Why Walmart’s Project Gigaton Is Corporate America’s Moonshot

The world’s largest retailer launched an initiative to remove 1 gigaton of greenhouse gas emissions from its supply chain by 2030.

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At a time when climate leadership from the federal government is decidedly lacking, today’s launch of Wal-Mart’s Project Gigaton is a cause for celebration. It is proof that companies can step up to advance solutions that will help business, people and nature thrive.

Just like Wal-Mart itself, this is big.

The world’s largest retailer launched an initiative to remove 1 gigaton (that’s 1 billion tons—billion with a B) of greenhouse gas emissions (GHGs) from its supply chain by 2030. To put that in perspective, that is the equivalent of removing the annual emissions of Germany—the world’s fourth largest economy—from the atmosphere. This audacious goal is impressive; it’s corporate America’s moonshot and it shows real leadership.

Why? Because, according to the Sustainability Consortium, the modern supply chain is responsible for 60 percent of all greenhouse gas emissions, 80 percent of all water use and 66 percent of all tropical deforestation. And with the global population projected to swell to 9.5 billion consumers by 2050, it is clear there is not just a crucial opportunity for businesses to meet growing global demand, there is also a real need to protect the planet. Embracing sustainable practices is no longer an option for business. It is an imperative. The planet needs fast action on a massive scale.

So do forward-looking CEOs. Shareholders are rewarding resiliency when companies climate-proof their global operations. And customers, especially millennials, expect sustainability to be baked into the things they buy. In short, business is looking to drive bottom-line value, including growth, with sustainability.

Which explains the significant Project Gigaton commitments being made by companies like Unilever (20 million metric tons of GHG reduction) and Land O’ Lakes (20 million acres sustainably farmed), and commitments made in the past six months by Apple, Amazon, Google, PepsiCo, Smithfield Foods and others.

Execution and Delivery

But setting goals is just the first step. The execution and delivery must follow to complete this journey.

Which brings me back to this moonshot: Wal-Mart cannot do this alone. Project Gigaton will take a village—in this case, the tens of thousands of companies that make up Wal-Mart’s global supplier network—to make this goal a reality. And that’s a good thing: Eliminating GHG emissions at this scale will reverberate across entire sectors and industries. It will be the change to business as usual that’s long overdue.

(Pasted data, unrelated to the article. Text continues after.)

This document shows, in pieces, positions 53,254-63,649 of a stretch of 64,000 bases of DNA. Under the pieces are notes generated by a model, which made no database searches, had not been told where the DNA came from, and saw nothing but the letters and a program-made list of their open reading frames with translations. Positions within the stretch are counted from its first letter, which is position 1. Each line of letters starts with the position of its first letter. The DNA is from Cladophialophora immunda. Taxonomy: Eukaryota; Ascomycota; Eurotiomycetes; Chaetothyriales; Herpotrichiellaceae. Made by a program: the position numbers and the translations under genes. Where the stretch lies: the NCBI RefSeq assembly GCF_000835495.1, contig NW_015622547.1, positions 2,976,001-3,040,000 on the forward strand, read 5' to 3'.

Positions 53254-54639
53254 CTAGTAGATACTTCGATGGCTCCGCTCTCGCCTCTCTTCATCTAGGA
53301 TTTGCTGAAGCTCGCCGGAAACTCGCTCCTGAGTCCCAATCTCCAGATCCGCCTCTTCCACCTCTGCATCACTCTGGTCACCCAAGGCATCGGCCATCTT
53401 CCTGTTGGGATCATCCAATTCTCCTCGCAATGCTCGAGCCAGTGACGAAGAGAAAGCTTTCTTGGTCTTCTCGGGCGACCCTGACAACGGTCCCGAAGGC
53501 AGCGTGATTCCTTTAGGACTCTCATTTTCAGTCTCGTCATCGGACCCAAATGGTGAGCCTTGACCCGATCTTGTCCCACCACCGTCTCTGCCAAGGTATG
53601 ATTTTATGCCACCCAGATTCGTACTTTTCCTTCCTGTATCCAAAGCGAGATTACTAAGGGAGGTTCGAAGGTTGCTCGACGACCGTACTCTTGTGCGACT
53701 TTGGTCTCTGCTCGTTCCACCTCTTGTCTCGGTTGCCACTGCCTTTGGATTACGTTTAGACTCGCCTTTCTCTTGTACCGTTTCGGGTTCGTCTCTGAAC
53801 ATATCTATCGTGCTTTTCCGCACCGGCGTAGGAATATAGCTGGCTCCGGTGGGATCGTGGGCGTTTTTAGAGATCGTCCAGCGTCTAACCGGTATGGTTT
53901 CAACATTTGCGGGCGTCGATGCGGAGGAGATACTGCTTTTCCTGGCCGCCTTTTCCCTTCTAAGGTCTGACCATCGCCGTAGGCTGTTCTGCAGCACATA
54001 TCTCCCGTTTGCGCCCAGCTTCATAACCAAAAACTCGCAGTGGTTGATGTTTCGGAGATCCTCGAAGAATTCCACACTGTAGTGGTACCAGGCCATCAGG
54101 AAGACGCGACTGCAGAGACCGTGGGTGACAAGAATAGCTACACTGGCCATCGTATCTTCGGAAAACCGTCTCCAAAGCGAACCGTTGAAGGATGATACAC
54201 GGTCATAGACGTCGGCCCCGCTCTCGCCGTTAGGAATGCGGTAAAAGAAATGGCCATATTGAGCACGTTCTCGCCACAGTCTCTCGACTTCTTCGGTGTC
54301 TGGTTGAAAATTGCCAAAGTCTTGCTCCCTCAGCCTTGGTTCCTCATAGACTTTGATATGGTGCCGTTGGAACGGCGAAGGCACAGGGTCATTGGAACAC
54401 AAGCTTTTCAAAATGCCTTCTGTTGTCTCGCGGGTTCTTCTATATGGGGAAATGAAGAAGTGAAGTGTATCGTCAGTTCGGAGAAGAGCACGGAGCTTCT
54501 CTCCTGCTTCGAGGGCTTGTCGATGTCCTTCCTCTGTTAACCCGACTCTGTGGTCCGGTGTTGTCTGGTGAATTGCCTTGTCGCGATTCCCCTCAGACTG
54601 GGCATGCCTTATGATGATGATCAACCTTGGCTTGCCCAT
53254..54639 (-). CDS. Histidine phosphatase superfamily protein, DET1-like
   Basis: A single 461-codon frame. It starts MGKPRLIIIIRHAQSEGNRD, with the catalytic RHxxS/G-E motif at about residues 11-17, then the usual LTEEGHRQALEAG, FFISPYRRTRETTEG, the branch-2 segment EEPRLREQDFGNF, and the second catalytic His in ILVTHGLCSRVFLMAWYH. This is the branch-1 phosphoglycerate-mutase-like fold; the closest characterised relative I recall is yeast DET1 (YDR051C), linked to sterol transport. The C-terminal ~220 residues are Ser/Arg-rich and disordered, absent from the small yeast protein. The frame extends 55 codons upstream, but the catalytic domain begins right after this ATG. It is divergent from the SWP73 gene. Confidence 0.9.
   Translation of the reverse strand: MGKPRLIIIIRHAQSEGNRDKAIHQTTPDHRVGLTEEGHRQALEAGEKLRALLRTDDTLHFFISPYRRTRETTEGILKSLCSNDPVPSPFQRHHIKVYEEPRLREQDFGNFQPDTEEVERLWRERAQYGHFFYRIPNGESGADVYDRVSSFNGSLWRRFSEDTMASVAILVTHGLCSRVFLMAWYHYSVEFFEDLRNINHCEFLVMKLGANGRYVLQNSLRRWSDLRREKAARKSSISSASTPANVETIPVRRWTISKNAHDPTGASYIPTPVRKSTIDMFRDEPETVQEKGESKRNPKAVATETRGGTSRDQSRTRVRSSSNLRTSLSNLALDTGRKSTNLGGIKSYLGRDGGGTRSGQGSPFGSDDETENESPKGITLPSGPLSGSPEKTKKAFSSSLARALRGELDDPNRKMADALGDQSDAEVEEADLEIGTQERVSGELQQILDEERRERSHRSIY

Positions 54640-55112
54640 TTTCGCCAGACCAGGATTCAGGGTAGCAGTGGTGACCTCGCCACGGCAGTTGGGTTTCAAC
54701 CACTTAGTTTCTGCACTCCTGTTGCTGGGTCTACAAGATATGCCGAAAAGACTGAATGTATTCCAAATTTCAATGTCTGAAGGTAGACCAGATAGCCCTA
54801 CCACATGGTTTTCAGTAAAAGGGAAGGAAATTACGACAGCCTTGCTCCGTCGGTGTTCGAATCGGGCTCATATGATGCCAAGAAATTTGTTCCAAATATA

That’s all fine and well, rhetorically. But what if you’re a CEO or corporate social responsibility (CSR) exec who’s facing the hard reality of where to start?

Some new research by the Environmental Defense Fund (EDF) starts to sketch out a roadmap to success—and illustrates the need for supply chain partners to get on the bus. While we’re just at the beginning of a deep dive into the sustainability of the U.S. retail supply chain, initial findings show two things: the complexity and emission hotspots of box chain retailers, and three clear initial areas of focus:

  1. The supply chain is the largest source of emissions. If any doubt were left, put it to rest: 80 percent of retail emissions occur in the supply chain; 12 percent are associated with the use and disposal of products, and 8 percent come directly from retail operations—mostly buildings and facilities.
  2. Grocery is a huge hotspot and opportunity. Are you a retailer? Food company? Agricultural service provider? Farmer? Nearly half—48 percent—of supply chain GHG emissions come from the grocery category, which encompasses everything from fresh meat, veggies and dairy to baked goods, dry goods, beverages, snacks and frozen foods. Together, these and other products emit 1.7 gigatons of GHGs (there’s that billion thing again). In other words, food production—and food waste—is definitely a place to make your numbers—and to make a difference. (Talk about low-hanging fruit.)
  3. Electricity is the biggest activity that contributes to emissions. From factories to farmhouses, whether powering a business or refrigerating an item at home, using electricity is the largest activity that produces emissions for consumer packaged goods production. Think about that: by tackling electricity use, whether from conservation or renewable energy, business leaders not only can run a more efficient operation, they also can engage their customers on which products to buy and how to best use them. That’s good business.

For those who have been paying attention to these issues for decades, these big opportunities won’t come as a surprise. But they help sharpen the focus for supply chain professionals searching to answer the question of where to put effort and investment to get the most emissions-reduction results. Scale and speed are necessary. Knowing where to focus is critical. The EDF research is in the early stages and the organization plans to release the full results later this year.

In the meantime, kudos to Wal-Mart. As suppliers make commitments for Project Gigaton that will drive reductions from factories to farms to forests to fleets, it will become imperative to identify hotspots to enable the largest impact. That’s exactly what drives innovation and the environmental impact we need.

The supply chain may be complicated, but the rewards are well worth it—thriving companies, thriving communities and a thriving planet.

Jump on the Project Gigaton moonshot. It’s leaving the launching pad with or without you.

This blog was also published on GreenBiz.com.